Lancaster's searingly modern performance adds to the mythology of the Swede created by the Citizen Kane structure. There's something so raw, strong and empathic about the way he broods onscreen, something about how he projects into an authentic lived-in space, not simply in isolation for the benefit of the camera. Still, the film feels cramped and constricted by its own narrative devices and iconography.
Siodmak is obsessed by mirrors... This is a story of phantoms and double games, with great narrative and style inventions. The sequence in which Ava Gardner makes her first apparition is stunning (the découpage, the composition of the frames, etc.). However, I prefer other Siodmak's films (for example Criss Cross).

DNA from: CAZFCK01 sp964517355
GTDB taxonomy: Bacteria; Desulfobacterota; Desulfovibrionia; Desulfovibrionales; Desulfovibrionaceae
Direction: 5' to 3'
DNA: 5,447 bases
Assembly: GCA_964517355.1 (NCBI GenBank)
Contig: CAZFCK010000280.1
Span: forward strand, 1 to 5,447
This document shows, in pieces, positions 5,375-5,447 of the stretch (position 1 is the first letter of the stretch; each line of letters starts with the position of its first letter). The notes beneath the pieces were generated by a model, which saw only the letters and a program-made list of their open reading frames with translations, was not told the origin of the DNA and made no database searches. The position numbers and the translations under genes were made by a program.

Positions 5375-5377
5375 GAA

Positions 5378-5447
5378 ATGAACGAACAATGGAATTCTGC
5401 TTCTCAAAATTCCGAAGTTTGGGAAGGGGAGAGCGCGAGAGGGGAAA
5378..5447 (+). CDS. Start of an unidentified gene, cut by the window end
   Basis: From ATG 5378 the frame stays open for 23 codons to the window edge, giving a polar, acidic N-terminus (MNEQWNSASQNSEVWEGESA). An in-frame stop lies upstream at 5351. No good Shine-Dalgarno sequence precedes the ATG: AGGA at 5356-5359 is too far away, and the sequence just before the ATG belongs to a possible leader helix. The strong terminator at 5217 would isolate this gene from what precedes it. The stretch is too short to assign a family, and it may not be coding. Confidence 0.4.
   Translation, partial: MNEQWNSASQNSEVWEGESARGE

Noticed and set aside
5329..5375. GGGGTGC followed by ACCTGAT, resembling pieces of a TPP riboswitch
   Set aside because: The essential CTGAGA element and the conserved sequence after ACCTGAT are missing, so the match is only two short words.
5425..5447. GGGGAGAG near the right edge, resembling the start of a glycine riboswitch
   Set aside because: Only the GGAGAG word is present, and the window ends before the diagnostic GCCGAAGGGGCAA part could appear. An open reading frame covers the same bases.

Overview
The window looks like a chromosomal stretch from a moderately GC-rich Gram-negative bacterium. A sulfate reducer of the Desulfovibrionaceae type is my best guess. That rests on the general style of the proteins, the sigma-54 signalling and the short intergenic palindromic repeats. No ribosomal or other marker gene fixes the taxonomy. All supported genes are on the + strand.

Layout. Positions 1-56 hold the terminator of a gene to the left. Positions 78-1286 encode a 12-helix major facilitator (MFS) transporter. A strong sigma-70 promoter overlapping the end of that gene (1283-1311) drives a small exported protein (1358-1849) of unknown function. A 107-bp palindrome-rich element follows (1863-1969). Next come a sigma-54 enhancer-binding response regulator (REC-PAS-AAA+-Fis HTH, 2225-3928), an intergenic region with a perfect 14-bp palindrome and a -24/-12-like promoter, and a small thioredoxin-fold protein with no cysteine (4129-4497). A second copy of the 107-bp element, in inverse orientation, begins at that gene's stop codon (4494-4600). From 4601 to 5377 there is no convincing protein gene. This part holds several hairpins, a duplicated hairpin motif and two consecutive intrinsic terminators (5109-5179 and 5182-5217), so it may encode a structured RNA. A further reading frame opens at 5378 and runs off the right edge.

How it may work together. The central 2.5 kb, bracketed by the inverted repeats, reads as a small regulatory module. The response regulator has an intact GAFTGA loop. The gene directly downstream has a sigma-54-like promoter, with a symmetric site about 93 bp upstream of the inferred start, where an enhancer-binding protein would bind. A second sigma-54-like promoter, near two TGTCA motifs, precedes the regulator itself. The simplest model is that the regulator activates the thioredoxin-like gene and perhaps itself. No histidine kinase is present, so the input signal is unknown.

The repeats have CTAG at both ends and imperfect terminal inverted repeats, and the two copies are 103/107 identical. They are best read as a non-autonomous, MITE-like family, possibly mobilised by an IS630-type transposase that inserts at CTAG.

Quintessential noir, applying the Citizen Kane structure to a series of twists that, for a noir, actually make sense. Ava Gardner's final moment is in the femme fatale hall of fame, Burt Lanchaster has the air of a fallen angel, and the heist scene is the best before Rififi, which is the best ever. Note: our gumshoe is an insurance investigator—these days, only vested financial interests bother hunting for the truth.
Great Noir. I love the structure of the storytelling, the characters, the performances, the femme fatale, the ill-fated protagonist, the nuance, the twists and turns and even the story is gripping. So far, this might be my second favorite Noir after Billy Wilder's "Double Indemnity".